The main benefit is the limitation of liability. As a company has limited liability all debts etc rest with the company and do not pass on to individuals involved in the company. So in most cases you can ‘only lose what you put in’ i.e. you shareholding. However there are certain situations in which the officers of the company can become personally liable either to the company itself or to third parties, I will not deal with such situations in this note but you should be aware of their existence.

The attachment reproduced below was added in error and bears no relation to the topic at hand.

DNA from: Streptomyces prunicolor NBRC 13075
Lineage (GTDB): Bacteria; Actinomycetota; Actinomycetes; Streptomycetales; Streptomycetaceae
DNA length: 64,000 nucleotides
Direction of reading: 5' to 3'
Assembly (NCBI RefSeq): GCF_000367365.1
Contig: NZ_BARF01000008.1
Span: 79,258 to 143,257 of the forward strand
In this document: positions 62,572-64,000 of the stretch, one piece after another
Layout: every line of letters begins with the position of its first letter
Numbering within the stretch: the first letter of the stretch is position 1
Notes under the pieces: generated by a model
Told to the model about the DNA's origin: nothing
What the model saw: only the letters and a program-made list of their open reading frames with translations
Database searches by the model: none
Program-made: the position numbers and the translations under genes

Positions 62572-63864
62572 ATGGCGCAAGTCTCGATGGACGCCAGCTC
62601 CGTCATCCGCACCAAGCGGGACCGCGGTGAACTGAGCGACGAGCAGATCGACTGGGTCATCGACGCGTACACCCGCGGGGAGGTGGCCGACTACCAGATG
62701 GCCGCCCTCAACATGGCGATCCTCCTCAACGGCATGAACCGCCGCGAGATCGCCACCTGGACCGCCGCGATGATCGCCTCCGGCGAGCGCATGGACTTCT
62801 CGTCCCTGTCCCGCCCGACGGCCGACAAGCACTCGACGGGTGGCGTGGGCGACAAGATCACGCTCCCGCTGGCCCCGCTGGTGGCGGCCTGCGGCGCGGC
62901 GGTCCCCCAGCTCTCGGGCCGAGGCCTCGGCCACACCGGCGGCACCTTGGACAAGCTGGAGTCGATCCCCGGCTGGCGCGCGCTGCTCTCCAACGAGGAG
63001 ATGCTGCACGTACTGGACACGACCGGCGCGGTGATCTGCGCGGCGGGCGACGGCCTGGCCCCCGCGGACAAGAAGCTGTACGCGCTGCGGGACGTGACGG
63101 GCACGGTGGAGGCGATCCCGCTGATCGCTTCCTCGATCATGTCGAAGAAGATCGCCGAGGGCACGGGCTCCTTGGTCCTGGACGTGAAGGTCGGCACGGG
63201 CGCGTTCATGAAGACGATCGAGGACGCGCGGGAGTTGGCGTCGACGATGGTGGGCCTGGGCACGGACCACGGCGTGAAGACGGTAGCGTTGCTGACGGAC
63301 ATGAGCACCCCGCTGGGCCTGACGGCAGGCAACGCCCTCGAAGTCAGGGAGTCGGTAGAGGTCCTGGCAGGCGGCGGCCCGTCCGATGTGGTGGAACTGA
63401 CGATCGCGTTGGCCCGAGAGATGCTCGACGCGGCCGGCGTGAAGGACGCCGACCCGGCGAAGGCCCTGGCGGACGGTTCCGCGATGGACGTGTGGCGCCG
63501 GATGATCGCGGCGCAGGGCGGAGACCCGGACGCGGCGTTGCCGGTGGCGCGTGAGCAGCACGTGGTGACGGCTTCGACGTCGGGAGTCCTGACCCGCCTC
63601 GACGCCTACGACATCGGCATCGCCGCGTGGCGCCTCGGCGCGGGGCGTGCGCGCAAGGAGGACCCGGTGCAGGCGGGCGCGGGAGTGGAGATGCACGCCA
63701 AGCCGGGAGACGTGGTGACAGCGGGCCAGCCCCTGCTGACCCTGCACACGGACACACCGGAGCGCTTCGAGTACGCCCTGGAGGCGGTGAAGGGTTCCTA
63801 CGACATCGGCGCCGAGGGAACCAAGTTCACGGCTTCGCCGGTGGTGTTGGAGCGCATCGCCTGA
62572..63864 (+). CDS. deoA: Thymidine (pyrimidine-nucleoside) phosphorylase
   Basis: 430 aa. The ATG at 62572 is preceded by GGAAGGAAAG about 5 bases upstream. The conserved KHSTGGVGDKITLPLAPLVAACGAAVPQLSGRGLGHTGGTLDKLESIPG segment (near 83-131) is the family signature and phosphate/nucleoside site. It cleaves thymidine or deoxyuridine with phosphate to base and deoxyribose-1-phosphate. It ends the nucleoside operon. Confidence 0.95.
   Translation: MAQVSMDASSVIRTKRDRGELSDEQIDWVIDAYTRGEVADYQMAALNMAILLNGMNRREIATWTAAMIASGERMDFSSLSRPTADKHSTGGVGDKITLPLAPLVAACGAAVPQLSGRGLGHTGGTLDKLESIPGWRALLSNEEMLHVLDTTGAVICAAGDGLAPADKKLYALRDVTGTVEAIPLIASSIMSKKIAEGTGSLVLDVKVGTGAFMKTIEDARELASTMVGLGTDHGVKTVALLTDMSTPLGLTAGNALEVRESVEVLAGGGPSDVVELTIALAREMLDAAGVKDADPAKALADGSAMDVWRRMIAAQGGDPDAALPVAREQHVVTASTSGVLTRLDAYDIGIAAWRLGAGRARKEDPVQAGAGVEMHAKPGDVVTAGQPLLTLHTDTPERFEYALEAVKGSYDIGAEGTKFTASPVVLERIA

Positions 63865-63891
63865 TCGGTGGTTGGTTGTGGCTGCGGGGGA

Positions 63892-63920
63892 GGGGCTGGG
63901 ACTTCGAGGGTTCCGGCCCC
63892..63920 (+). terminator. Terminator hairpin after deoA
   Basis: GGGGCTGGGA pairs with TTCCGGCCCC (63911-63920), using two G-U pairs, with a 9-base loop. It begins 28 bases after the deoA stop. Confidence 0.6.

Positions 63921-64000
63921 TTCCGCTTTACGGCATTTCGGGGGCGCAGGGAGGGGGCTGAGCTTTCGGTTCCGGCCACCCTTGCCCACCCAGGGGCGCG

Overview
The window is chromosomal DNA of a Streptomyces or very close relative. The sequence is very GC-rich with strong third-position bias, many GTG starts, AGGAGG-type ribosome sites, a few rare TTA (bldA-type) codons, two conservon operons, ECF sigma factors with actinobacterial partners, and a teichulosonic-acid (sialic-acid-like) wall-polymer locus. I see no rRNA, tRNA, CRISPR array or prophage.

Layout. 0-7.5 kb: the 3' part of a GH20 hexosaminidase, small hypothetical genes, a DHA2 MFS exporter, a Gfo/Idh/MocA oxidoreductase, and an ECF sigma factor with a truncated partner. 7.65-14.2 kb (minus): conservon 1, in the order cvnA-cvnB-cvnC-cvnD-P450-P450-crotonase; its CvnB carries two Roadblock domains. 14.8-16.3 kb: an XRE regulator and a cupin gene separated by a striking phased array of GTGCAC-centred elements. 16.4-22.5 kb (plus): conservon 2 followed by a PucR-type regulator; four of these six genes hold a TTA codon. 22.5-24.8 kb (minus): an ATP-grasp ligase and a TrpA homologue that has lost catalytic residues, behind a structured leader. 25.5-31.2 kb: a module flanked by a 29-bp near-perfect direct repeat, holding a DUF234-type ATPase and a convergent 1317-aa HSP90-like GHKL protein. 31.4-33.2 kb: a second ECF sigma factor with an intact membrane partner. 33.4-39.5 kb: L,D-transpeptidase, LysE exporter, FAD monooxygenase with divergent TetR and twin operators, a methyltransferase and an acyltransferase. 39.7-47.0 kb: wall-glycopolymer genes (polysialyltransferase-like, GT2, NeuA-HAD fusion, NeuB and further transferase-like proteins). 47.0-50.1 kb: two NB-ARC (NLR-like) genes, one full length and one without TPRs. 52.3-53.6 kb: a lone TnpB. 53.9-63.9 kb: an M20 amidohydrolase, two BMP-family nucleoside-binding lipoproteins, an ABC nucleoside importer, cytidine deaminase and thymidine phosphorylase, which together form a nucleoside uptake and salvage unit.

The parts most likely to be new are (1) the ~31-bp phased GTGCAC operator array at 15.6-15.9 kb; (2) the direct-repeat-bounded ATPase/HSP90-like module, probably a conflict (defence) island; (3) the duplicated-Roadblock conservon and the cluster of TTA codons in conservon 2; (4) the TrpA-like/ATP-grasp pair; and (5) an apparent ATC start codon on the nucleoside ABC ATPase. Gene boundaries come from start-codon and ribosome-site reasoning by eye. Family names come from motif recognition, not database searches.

Other benefits include the legal identity of the company i.e. it can sue, be sued and enter into contracts etc. Shares can be bought and sold, the company has no “life” so it cannot die (unlike those running it), money can be raised through borrowing, floating charges etc.
There are also benefits for potential investors. The accounts of a company are published so it makes it easy for would be investors to find out about the company, as well as the accounts the public can also access other records at Companies House that relate to the company.
As with any business medium there are though downsides for example: a great deal of regulation, red-tape, publicising accounts etc.